Back to Blog

Quick Fact – Will There Be Enough Power?

Climate change, legislation and rising costs are impacting where and how we will source our power supply. We must build our own resources for power.

  • In 2019, Washington state passed the Clean Energy Transformation Act (CETA) which mandates discontinuing fossil fuels in the regional electricity supply. The world is starting to take climate impact seriously and demand action from the leadership. Carbon legislation is just the beginning of what we expect will be a steady stream of legislation related to reversing climate impact.
  • The Pacific Northwest is expected to undergo significant changes to its electrical generation resource mix over the next 30 years due to changing economics and policies. This includes retirement of 35 trillion watt-hours per year of coal plants and increased wind and solar generation. Power costs will rise during this major transition to low-carbon energy.
  • Removing coal generation reduces regional capacity and the ability to handle extreme energy demand events (e.g. cold snaps). Even without CETA mandated coal plant decommissioning, forecasts project regional capacity shortfall as soon as 2021 (potential brown outs).
  • When the wind isn’t blowing and the sun isn’t shining, we need a reliable, firm source of power. Our regional hydro system provides the cleanest, most reliable, and affordable source of firm power available – other options like natural gas and nuclear are problematic.
  • Despite advances in technology, wind and solar alone are not a feasible solution for the Pacific Northwest. Constraints include cost, intermittency, transmission grid, 24/7 availability, and suitable land for siting.

OPALCO has a plan. Our 2020 Integrated Resource Plan is focused on building our local power supply and positioning our island communities for increased local energy resilience to protect us from increasingly likely mainland outages. The plan includes:

  • Energy conservation and greater member participation in how (and when) energy is used.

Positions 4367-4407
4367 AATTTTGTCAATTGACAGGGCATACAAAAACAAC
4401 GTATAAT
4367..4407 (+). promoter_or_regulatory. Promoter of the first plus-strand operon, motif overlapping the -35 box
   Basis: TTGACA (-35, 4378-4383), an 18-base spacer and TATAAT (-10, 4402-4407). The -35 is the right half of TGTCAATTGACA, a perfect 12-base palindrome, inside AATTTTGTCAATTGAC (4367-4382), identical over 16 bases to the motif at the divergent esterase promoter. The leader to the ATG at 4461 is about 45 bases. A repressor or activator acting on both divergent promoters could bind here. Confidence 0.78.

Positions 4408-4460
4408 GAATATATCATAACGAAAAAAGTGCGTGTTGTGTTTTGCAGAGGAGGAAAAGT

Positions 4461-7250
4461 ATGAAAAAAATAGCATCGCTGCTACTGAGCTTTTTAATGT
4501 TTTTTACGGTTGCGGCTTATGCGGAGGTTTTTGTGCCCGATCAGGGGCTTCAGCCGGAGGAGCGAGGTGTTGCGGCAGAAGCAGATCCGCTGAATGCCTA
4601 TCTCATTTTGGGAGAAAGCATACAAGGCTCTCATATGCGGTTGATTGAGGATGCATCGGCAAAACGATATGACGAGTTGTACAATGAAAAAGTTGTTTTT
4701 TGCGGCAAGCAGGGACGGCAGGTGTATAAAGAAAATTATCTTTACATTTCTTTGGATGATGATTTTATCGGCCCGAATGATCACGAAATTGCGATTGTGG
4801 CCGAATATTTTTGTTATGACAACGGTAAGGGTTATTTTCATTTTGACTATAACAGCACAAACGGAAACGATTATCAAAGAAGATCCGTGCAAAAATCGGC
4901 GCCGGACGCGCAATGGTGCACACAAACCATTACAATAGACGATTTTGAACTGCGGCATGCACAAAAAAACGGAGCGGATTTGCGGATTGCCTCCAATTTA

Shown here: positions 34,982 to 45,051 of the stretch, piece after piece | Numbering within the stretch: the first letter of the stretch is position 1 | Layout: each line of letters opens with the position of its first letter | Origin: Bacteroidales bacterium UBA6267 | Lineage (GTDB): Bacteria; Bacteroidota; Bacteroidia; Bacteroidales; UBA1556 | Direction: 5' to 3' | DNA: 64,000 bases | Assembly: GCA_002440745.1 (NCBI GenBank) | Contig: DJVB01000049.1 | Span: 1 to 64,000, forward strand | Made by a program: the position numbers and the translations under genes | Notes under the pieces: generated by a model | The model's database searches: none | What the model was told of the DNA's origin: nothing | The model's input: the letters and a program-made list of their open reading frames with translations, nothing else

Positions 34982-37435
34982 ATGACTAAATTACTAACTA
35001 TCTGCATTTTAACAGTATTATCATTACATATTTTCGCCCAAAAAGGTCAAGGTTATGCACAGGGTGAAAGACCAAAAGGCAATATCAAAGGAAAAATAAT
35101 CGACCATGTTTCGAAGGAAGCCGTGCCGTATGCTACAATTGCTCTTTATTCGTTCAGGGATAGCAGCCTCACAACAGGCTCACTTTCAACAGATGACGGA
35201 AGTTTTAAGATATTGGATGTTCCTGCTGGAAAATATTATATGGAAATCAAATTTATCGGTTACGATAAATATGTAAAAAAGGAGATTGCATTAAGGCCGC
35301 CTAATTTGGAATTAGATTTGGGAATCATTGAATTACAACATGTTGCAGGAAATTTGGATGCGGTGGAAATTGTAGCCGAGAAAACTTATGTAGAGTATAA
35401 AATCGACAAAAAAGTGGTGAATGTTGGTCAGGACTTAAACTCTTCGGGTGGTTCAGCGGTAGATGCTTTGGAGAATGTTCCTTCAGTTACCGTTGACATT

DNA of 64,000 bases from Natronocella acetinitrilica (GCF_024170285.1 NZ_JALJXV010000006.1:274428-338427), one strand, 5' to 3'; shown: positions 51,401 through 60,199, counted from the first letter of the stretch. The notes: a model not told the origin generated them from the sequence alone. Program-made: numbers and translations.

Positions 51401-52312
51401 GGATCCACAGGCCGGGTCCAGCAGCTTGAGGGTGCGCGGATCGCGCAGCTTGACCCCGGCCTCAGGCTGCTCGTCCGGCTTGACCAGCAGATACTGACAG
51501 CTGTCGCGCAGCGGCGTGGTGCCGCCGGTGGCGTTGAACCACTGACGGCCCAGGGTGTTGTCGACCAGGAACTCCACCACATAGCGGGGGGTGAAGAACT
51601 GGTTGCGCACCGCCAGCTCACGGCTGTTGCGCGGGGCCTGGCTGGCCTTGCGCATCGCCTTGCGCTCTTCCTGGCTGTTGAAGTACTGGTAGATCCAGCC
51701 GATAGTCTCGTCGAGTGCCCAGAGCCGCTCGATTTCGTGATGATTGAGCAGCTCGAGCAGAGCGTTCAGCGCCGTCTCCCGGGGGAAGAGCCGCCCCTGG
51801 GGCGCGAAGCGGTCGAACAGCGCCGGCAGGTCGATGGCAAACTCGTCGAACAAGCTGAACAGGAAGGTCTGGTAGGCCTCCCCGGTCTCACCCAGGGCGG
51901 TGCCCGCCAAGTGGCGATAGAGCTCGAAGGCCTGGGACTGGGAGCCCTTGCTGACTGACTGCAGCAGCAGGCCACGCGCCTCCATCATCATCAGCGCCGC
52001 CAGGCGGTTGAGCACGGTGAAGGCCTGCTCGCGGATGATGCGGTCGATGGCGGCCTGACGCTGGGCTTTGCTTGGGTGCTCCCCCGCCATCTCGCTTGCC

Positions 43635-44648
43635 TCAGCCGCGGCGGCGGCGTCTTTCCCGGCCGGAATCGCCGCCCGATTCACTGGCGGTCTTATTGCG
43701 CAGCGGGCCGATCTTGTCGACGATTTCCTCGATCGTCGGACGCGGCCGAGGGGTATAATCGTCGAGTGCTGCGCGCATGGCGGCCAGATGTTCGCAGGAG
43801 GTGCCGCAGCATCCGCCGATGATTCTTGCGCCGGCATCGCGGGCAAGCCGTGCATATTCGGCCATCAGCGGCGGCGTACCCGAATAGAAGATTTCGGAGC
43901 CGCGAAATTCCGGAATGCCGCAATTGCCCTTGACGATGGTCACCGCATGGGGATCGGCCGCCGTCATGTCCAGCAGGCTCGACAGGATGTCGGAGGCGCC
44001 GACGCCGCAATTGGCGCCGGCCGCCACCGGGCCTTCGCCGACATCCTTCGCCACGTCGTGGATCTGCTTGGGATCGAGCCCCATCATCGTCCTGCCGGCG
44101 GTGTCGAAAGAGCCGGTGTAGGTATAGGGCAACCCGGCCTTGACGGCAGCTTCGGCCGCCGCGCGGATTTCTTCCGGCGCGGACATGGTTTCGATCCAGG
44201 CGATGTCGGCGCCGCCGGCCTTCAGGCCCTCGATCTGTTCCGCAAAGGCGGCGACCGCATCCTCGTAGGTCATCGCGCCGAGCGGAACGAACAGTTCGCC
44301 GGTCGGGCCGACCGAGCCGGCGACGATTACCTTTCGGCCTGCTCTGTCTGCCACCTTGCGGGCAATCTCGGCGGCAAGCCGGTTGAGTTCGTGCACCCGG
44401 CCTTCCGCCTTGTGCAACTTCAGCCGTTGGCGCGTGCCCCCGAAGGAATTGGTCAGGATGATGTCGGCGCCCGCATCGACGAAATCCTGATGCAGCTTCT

• Building out local renewable resources paired with energy (battery and other future technologies) storage projects to increase local resilience and decrease mainland dependence
  • Shifting to electric for transportation: personal cars, school buses and electric hybrid ferries; and heating. Say goodbye to fossil fuels. Say hello to lower TOTAL energy bills, thanks to the much lower cost of driving and heating electric.
  • Wise use of mainland resources. Our goal is to provide up to ~30% of our power from local generation. Mainland power will continue to be required to meet the full demand for power in the islands and will serve as the “ultimate backup battery” to handle cold snaps and times when the wind doesn’t blow and the sun isn’t shining.

You may also like...


San Juan Island Planned Power Outage Overnight 05/25

Starting Thursday, May 25 @ 11:45 pm until 5 am on May 26th All of San Juan Island will be affected by a planned power outage necessary for the OPALCO … Read more

Ask Lindsay: Power up with SmartHub – Not just for paying your bill

What is SmartHub? SmartHub is your OPALCO account management tool. It is the easiest way to pay your bill, track your energy usage, report power outages and even vote in … Read more

Daucinas and Onwuneme Win Seats in OPALCO 2023 Board Election

On Saturday, April 29th, Ray Glaze of the OPALCO Election and Governance Committee announced the results of the 2023 Board Election. In District 1 (San Juan et al), Vince Dauciunas … Read more